Archipelago (2010) ★★★½
Dir: Joanna Hogg, UK, 114 mins
Cast: Tom Hiddleston, Kate Fahy, Lydia Leonard, Amy Lloyd, Christopher Bake
Archipelago is set on the beautiful, windswept isle of Tresco, part of the Isles of Scilly. Patricia (Kate Fahy) invites children Cynthia (Lydia Leonard) and Edward (Tom Hiddleston) to the family holiday home. This is arranged as a farewell for Edward who is about to depart to Africa, embarking on charity work for a year. Patricia hires artist Christopher (real life landscape artist Christopher Lloyd) to teach her water colours and chef Rose (Amy Lloyd) to cook for the family. Patricia’s husband Will is due to join the family later on in the week.
To label Joanne Hogg’s third feature a family drama in the formulaic sense is to do it a great disservice. Hogg has no interest in conventions; her characters do not undergo life changing lessons that make them “better” people with remarkable last minute epiphanies. Instead what we have is a brutal dissection of middle class mores, the dysfunction beneath a visage that has to be maintained. In this sense it takes the stiff upper lip image used so often on screen to depict this class but instead probes deeper to unveil darker home truths, middle class social realism if you wish.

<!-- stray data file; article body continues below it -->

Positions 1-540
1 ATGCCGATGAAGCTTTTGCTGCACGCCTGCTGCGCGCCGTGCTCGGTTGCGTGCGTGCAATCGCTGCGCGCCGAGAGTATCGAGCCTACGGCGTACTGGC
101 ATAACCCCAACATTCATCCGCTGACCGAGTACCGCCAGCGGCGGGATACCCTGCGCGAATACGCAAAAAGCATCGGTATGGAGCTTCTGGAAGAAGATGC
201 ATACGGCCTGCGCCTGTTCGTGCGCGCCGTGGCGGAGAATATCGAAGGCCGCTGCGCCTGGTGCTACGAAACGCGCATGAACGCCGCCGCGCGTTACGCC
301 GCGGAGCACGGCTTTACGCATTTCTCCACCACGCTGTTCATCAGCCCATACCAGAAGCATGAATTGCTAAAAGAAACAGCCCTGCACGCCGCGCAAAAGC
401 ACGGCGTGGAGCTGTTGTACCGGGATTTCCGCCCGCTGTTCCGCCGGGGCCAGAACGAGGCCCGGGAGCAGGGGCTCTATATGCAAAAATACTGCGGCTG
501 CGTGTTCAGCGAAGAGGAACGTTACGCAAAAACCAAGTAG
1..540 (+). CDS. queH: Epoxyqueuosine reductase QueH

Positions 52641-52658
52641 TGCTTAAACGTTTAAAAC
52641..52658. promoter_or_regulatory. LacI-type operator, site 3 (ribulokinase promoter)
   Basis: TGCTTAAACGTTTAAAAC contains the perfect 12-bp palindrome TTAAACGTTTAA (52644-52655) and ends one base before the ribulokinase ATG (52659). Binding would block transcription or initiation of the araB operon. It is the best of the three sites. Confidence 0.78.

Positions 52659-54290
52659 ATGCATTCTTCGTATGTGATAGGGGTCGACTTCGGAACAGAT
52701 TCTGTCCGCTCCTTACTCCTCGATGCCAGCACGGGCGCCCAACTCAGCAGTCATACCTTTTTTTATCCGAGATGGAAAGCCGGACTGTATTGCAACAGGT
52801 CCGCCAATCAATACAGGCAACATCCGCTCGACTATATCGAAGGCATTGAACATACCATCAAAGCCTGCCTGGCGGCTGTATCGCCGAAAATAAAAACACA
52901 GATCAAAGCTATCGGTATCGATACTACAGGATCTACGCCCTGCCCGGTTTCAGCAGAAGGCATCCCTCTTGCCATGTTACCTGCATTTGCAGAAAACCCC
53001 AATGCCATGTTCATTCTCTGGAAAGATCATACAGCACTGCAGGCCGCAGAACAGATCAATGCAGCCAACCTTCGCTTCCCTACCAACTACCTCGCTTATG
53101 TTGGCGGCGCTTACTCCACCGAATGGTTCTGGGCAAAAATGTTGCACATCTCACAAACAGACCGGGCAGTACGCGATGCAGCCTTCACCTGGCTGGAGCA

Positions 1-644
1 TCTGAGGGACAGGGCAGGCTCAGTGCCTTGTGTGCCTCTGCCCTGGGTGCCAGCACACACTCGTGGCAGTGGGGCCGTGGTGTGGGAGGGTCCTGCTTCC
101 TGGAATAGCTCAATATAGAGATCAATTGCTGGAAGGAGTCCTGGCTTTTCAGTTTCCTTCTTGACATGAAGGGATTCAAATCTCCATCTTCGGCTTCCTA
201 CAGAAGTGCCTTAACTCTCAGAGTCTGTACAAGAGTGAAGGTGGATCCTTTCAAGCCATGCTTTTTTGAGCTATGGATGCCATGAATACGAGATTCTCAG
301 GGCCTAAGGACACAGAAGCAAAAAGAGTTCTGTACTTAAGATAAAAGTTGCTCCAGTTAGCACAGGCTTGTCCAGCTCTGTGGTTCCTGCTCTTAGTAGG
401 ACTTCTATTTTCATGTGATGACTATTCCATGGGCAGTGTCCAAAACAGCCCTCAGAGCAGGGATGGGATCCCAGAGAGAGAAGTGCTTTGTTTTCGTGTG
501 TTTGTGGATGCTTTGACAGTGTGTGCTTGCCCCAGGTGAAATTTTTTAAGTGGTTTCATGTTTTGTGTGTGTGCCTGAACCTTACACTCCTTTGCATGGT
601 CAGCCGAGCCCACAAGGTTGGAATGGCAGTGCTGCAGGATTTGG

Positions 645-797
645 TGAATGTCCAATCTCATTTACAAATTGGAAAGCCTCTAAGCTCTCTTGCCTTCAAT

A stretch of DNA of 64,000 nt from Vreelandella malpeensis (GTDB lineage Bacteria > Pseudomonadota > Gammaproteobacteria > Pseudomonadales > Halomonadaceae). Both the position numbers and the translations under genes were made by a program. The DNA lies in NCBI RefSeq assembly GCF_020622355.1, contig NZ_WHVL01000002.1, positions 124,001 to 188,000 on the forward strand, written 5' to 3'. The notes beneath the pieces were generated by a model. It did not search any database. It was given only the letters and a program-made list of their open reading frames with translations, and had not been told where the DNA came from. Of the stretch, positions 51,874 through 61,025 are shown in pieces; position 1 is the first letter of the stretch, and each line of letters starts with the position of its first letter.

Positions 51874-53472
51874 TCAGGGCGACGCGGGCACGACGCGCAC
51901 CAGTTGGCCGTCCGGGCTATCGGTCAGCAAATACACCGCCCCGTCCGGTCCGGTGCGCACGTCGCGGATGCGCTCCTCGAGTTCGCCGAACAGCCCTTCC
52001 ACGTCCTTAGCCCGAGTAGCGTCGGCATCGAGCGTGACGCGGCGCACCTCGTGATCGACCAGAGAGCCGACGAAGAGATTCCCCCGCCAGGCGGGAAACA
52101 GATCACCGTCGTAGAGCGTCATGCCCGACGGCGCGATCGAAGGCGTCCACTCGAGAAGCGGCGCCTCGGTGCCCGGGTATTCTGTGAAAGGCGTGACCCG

This is a proper director’s film and could rightly be accused of being impenetrable with its glacial style. The camera remains static and at a distance as scenes play out. It is only as long simmering tensions become inflamed that shots are framed closer to the protagonists. There is no heavy exposition, we learn about these people through the standard conversation they share, a tic or seemingly minor comment reverberating deeply. A dinner table scene where Cynthia belittles Edward’s decision to go to Africa is a prime example, illustrating his need to buck conformity and the loyalty Cynthia feels he owes his father who arranged a stable job for him. Although Will is never seen on screen his influence looms large over the entire family. It feels as if his force of personality and expectation has shaped their lives, right or wrong.
There are times where the viewer can feel clammy and overly voyeuristic at what they are witnessing. Nevertheless, it holds a strange hypnotic quality and invites us into a world not usually depicted with such raw honesty. Out of a nuanced, naturalistic cast special praise should go to Hiddleston as Edward, unsure if he is making the right turning at his crossroads, and Fahy who you suspect holds a deep reserve of melancholic regret towards her marriage. Archipelago is a film that will not suit everyone’s tastes. However, the meticulous execution cannot be doubted and to generate so much with such restraint and understatement is a rare achievement and to be applauded.